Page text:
The structure of the book is somewhat unconventional. The first two-thirds or so are a biographical narrative, which includes numerous excerpts from Blau's letters. A series of vignettes by several of Blau's colleagues and students follows. The final section--apart from the back matter--is a more detailed discussion of Blau's scientific work. Evidently, the intention of the authors and publisher was to provide a non-technical account for non-physicists, while not neglecting relevant scientific details. As indicated in the preface to the English edition, the biographical section has been expanded from the German edition, with more inclusion of primary source extracts, while the scientific-technical section has been revised for more accessibility. In the biographical section, indented and specially marked paragraphs are also included with background information on various topics mentioned in the text, such as the political climate in Austrian universities or the history of Columbia University. Moreover, the book includes a separate series of endnotes containing capsule biographies of various persons appearing in the narrative. This complex formatting--marking material as more central or more peripheral to the main narrative, or as more personal or technical in character--makes for somewhat choppy reading. But it does enable the authors to include a variety of material that paints a vivid picture of a life in science in politically troubled times.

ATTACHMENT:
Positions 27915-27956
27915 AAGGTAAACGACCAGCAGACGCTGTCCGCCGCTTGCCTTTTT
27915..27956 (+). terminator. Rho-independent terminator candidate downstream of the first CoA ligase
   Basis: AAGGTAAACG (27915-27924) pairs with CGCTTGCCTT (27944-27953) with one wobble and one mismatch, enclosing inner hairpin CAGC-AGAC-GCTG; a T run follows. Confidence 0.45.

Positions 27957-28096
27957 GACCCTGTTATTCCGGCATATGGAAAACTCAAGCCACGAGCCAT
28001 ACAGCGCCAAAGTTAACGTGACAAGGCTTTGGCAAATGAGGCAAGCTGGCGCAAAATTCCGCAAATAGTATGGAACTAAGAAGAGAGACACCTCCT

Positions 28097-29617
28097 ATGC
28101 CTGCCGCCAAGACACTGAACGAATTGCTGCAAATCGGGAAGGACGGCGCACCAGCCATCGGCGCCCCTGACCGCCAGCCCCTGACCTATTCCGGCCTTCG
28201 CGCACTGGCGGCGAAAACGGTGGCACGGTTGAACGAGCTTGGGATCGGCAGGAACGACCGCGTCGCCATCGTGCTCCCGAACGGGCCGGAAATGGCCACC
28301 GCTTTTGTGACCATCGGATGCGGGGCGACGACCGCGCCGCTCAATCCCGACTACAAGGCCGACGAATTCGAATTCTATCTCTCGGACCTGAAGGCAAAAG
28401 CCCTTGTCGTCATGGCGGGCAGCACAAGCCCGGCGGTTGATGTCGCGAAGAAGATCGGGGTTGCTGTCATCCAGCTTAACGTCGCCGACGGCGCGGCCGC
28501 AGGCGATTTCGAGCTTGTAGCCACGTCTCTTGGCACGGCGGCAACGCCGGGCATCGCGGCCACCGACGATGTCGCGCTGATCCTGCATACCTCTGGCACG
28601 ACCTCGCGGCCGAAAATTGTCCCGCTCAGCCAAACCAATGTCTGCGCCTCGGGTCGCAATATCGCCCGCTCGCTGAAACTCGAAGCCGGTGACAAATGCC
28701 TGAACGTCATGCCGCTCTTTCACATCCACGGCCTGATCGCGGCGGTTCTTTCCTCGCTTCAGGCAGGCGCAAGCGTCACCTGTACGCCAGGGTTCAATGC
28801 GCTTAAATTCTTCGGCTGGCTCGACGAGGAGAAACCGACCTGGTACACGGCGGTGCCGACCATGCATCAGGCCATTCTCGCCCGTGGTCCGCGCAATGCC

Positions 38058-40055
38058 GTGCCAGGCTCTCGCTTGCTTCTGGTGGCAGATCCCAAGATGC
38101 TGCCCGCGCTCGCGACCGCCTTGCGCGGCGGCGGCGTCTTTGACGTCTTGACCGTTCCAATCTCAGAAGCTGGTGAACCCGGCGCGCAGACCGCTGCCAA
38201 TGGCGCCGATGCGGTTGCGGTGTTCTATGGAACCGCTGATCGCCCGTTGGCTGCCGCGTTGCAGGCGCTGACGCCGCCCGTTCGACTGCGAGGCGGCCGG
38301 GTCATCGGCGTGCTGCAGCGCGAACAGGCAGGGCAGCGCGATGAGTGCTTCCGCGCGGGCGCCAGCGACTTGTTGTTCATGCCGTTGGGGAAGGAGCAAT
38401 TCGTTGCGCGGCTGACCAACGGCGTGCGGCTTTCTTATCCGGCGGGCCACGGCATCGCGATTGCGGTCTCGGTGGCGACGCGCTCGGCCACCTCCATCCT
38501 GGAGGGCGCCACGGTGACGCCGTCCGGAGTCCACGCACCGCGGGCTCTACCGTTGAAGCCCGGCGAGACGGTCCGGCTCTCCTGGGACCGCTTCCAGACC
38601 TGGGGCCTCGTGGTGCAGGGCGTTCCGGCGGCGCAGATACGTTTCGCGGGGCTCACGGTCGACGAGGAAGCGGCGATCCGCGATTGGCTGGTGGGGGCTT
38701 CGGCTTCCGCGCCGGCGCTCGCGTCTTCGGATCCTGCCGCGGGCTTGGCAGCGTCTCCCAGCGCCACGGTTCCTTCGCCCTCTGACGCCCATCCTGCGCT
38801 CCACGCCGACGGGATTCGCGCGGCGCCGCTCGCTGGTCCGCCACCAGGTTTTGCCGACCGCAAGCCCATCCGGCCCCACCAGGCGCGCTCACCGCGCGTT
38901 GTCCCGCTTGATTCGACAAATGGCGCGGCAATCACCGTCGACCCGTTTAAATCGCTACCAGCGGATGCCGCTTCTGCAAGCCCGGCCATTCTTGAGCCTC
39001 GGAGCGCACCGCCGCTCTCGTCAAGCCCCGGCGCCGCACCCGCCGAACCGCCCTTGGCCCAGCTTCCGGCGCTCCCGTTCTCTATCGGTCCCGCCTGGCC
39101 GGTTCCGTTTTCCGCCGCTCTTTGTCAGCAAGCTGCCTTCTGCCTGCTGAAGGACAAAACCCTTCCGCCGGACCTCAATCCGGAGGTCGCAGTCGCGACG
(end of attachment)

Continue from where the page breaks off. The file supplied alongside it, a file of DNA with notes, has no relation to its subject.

For historians of science, the material presented in this volume provides interesting food for thought about the reciprocal relationships between individual psychology (the evidently highly introverted aspects of Blau's personality), organizational behavior at the local level (the evidently messy internal dynamics of the Radium Institute), and broader social and political themes (the changing status of women in the sciences and impact of political ideology at key junctures). Historians of central Europe in the last century will find here a lens on the experience of exiles and returnees. Though these issues are here more adumbrated than analyzed, the degree and diversity of personal detail in this book makes a valuable contribution towards understanding an unfairly neglected biography.
. See Ruth Lewin Sime, Lise Meitner: A Life in Physics (Berkeley: University of California Press, 1996).
. Peter Galison, Image and Logic: A Material Culture of Microphysics (Chicago: University of Chicago Press, 1997); and Maria Rentetzi, Trafficking Materials and Gendered Experimental Practices: Radium Research in Early 20th-Century Vienna (New York: Columbia University Press, 2007), published only as an e-book through Gutenberg-e (http://www.gutenberg-e.org/ ).
. The German version appeared as Marietta Blau. Sterne der Zertrümmerung (Vienna: Böhlau, 2003).
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Richard H. Beyler. Review of Strohmaier, Brigitte; Rosner, Robert, Marietta Blau: Stars of Disintegration: Biography of A Pioneer of Particle Physics.